Location: Arkansas Children's Nutrition Center
Title: Ultrasonographic patterns of reproductive organs in infants fed soy formula: Comparisons to infants fed breast milk and milk formula Authors
|Gilchrist, Janet -|
|Moore, Mary -|
|Andres, Aline -|
|Estroff, Judy -|
|Badger, Thomas -|
Submitted to: Journal of Pediatrics
Publication Type: Peer Reviewed Journal
Publication Acceptance Date: August 19, 2009
Publication Date: February 5, 2010
Citation: Gilchrist, J.M., Moore, M.B., Andres, A., Estroff, J.A., Badger, T.M. 2010. Ultrasonographic patterns of reproductive organs in infants fed soy formula: Comparisons to infants fed breast milk and milk formula. Journal of Pediatrics. 156(2):215-220. Interpretive Summary: The objective of this study was to determine if differences exist in reproductive organ size between infants fed soy formula, milk formula, or breast milk. We measured breast buds, uterus, ovaries, prostate, and testicular volumes using ultrasounds in 40 breast-fed infants, 41 milk-formula-fed infants, and 39 soy-formula-fed infants at age 4 months. We didn't find any differences in growth or body composition of the infants. The only difference we found was that milk-fed girls had greater ovarian volume and ovarian cysts per ovary than breast fed girls. Also, milk- and soy-formula-fed boys had lower testicular volumes than breast-fed boys. In conclusion, our data do not support major diet-related differences in reproductive organ size as measured by ultrasound in infants at age 4 months, although there is some evidence of advanced ovarian development in milk-formula-fed girls and slower testicular development in milk- and soy-formula-fed boys as compared to breast-fed infants.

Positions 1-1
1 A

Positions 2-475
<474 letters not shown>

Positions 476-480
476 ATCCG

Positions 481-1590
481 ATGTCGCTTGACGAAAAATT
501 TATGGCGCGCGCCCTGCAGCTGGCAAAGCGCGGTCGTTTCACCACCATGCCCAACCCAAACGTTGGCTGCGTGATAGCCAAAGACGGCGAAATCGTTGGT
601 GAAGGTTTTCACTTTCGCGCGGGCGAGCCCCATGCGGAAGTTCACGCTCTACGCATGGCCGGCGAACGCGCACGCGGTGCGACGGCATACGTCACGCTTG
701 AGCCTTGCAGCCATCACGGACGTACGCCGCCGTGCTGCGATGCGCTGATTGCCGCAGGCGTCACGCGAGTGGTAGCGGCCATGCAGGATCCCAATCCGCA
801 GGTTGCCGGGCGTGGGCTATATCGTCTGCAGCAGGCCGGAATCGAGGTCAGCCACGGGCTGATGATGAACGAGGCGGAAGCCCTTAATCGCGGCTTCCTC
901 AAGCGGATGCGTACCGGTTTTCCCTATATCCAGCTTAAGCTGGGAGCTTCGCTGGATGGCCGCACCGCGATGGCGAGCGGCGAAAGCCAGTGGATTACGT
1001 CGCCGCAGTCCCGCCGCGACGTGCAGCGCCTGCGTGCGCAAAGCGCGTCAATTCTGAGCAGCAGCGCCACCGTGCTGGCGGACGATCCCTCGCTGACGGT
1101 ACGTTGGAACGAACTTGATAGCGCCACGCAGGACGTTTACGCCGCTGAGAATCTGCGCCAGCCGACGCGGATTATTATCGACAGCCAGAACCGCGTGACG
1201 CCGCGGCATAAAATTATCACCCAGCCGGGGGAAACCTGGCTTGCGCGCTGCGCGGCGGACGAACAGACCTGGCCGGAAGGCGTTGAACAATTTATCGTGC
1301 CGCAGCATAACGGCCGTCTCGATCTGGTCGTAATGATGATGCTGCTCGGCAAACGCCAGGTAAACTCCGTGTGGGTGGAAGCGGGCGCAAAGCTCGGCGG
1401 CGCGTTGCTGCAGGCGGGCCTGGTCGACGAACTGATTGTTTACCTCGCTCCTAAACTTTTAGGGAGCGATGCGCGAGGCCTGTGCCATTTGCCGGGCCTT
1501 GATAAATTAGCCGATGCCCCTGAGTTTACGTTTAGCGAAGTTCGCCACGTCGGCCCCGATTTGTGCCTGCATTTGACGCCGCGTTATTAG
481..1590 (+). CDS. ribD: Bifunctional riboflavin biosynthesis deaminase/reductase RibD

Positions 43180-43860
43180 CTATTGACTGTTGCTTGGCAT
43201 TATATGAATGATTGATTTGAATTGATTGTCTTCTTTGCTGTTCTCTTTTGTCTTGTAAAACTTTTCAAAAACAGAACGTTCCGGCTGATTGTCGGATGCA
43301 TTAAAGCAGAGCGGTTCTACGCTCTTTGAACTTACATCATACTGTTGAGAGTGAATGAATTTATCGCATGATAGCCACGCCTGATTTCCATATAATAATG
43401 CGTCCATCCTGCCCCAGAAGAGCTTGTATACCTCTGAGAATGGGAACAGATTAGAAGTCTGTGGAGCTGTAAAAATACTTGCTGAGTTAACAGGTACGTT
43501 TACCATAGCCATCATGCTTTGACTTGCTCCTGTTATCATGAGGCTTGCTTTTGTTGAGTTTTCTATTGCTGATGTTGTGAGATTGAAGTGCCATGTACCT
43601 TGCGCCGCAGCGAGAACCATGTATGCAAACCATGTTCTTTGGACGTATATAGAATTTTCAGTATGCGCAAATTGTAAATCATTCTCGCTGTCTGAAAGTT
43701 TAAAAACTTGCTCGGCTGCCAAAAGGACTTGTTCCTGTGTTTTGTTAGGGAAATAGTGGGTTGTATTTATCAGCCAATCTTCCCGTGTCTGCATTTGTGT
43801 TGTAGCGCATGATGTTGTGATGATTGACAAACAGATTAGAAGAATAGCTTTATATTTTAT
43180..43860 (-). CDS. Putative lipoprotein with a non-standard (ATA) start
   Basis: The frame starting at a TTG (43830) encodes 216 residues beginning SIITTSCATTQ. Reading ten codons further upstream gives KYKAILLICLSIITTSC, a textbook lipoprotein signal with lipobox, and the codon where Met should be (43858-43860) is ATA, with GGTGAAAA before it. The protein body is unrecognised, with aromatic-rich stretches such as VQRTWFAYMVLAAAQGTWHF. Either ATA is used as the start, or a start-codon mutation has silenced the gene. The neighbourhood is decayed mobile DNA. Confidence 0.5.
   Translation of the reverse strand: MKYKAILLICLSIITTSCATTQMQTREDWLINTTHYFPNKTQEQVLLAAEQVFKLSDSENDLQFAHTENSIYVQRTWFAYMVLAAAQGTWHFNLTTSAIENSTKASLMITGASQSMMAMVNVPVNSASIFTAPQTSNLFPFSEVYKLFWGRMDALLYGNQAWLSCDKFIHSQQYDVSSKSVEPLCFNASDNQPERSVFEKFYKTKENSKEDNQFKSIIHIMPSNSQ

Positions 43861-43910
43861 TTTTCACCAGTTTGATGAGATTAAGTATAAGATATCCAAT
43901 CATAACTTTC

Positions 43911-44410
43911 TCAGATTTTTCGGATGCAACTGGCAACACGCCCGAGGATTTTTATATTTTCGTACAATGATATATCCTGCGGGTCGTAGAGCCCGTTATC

Technical Abstract: Our objective was to determine if differences exist in hormone sensitive organ size between infants fed soy formula (SF), milk formula (MF), or breast milk (BF). Breast buds, uterus, ovaries, prostate, and testicular volumes were assessed by ultrasonography in 40 BF, 41 MF, and 39 SF infants at age 4 months. There were no significant feeding-group effects in anthropometric or body composition. Among girls, there were no feeding-group differences in breast bud or uterine volume. MF infants had greater (p<0.05) mean ovarian volume and greater (p<0.01) numbers of ovarian cysts per ovary than did BF infants. Among boys, there were no feeding group differences in prostate or breast bud volumes. Mean testicular volume did not differ between SF and MF boys, but both formula-fed groups had lower testicular volumes than BF infants. Our data do not support major diet-related differences in reproductive organ size as measured by ultrasound in infants at age 4 months, although there is some evidence of ovarian development may be advanced in MF-fed infants and testicular development may be slower in both MF and SF infants as compared to BF. There was no evidence that exclusively feeding SF exerts any estrogenic effects on reproductive organs studied at 4 months.